I realise now that strength is not what I once thought it was. My granddad never lost his strength, he was and always will be the strongest person I have ever had the honour of knowing and loving.

I'm not really 100% sure why I was inspired to write this blog post… maybe it was the recent realisation that this journey is a slow process, but quitting won't speed it up. The realisation that on a day to day basis things don't seem any different, but when you take a moment to step back everything has changed. Maybe it was the fact that it was reading blog posts similar to this one that encouraged me to seek help in the first place, the fact that reading other people's stories gave me the strength to see that there is another happier and healthier life beyond anxiety. Or maybe it's the hope that someone in the world will be feeling like I once felt, and this may help them to realise that there is always a choice.
I chose life and you can too.



  1. Amazing post, so many truths behind this but so glad to see you living your life how you want to now no matter how you feel! Wish you all the luck in your recovery and feeling 100% better

    CharlotteSamantha // www.charlottesamantha.co.uk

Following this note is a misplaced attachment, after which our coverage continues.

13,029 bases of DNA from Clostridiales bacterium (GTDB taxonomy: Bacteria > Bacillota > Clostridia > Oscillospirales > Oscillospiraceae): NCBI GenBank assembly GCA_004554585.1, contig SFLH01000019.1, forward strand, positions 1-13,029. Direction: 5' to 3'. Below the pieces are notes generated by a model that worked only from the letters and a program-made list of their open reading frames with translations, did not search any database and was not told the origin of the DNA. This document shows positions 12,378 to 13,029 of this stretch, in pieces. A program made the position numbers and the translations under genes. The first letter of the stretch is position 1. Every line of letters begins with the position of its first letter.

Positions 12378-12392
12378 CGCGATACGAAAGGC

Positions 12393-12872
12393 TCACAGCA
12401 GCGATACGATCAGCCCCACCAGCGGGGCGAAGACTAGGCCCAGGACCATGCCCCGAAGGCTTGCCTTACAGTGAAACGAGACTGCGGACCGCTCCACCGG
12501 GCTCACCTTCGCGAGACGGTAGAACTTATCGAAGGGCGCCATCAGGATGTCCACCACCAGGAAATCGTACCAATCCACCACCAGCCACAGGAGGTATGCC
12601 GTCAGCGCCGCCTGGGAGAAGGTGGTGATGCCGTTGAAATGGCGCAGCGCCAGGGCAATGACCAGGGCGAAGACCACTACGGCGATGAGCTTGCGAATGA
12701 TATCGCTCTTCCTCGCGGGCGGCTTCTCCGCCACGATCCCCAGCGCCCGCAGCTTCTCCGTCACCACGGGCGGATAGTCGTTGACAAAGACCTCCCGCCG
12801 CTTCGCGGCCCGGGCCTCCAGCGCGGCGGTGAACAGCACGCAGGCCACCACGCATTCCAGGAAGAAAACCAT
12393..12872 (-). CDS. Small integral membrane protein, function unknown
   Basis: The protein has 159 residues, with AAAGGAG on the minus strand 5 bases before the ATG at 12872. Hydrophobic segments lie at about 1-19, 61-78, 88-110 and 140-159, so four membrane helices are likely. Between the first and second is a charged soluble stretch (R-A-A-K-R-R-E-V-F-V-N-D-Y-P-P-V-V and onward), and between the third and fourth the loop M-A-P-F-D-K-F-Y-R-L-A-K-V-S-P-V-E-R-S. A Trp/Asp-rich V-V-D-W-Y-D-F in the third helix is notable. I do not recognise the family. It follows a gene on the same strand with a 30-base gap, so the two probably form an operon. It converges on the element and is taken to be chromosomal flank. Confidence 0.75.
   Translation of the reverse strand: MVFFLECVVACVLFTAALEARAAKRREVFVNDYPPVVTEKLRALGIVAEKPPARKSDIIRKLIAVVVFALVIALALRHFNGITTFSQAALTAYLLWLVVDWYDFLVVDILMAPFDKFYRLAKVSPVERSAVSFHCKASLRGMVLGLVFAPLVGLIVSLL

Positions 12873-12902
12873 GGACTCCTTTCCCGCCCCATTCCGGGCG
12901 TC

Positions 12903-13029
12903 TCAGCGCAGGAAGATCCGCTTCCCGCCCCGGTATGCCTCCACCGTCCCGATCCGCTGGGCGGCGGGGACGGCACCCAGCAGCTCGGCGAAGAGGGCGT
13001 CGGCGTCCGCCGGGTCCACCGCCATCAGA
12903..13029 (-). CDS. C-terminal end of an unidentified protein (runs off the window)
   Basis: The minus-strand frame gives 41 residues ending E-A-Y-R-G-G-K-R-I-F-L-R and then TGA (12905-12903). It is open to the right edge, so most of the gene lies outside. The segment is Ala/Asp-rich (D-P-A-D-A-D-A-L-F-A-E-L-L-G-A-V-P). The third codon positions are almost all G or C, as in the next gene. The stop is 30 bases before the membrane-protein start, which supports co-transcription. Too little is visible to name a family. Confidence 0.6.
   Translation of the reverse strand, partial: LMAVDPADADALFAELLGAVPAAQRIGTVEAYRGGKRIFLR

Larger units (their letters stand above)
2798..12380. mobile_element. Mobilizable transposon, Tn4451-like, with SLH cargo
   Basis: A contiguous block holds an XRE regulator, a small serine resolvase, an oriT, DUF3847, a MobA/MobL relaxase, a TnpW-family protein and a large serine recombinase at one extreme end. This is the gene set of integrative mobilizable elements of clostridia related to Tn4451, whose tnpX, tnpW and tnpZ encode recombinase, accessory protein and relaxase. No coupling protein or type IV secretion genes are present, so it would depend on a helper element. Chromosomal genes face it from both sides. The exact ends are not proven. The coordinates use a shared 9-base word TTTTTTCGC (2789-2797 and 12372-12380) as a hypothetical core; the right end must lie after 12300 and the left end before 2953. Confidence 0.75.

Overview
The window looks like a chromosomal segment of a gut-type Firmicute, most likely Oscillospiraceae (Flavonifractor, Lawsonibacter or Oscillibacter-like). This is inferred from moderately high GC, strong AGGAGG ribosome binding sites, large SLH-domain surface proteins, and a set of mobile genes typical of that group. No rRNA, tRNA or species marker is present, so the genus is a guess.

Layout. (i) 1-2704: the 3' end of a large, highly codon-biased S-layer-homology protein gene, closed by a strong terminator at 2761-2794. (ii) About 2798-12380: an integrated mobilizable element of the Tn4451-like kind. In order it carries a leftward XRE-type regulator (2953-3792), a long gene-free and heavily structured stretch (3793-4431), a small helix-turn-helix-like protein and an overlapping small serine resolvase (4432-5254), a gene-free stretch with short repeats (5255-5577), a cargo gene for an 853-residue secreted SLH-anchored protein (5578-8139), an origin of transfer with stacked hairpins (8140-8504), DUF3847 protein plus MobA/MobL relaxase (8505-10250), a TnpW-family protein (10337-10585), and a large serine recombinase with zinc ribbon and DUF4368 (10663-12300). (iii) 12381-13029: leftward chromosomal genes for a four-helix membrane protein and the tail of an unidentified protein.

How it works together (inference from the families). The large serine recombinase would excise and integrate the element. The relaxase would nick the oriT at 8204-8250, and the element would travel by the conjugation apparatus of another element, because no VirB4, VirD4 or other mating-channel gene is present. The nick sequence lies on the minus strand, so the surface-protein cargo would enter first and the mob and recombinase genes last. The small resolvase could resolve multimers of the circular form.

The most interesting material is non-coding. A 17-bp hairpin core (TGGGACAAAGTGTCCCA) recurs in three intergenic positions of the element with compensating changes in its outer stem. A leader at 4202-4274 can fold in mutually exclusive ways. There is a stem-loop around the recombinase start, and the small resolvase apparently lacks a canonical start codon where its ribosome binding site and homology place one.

2. I love your honesty in this post. I agree that Anxiety can be like your best friend and worst enemy rolled into one. It's a difficult thing to overcome, so well done and good luck on the rest of your journey to recovery.
    Tasmin | Grandiose Days

  3. Thank you for writing this very honest post. I am so glad to hear you have been able to slowly work your way back from having anxiety. I have also let anxiety control my life for way to long and I hope to be able to take that control back and start living my life the way I want to live it.
    I hope you continue on your road to recovery.
    All the best and take care.

  4. This is such a brilliantly written post. I admire your honesty on this subject. I am somebody lucky enough to never have experienced anything like this, and I know that if I ever did I am not the type of person to be so positive about it, and also so honest. I am so glad you chose to live. You have so much to live for like all of us do. I hope you know that.


    Laura (www.smileatstyle.blogspot.com) xx

  5. Wow, this is a painful topic. When I was a teen I was similarly guilty of a self-destructive cycle, it's difficult to imagine now why I would have ever done that. I'm glad that you are progressing away from this & agreed, it is a long journey, that isn't always easy, but I have faith in you. :)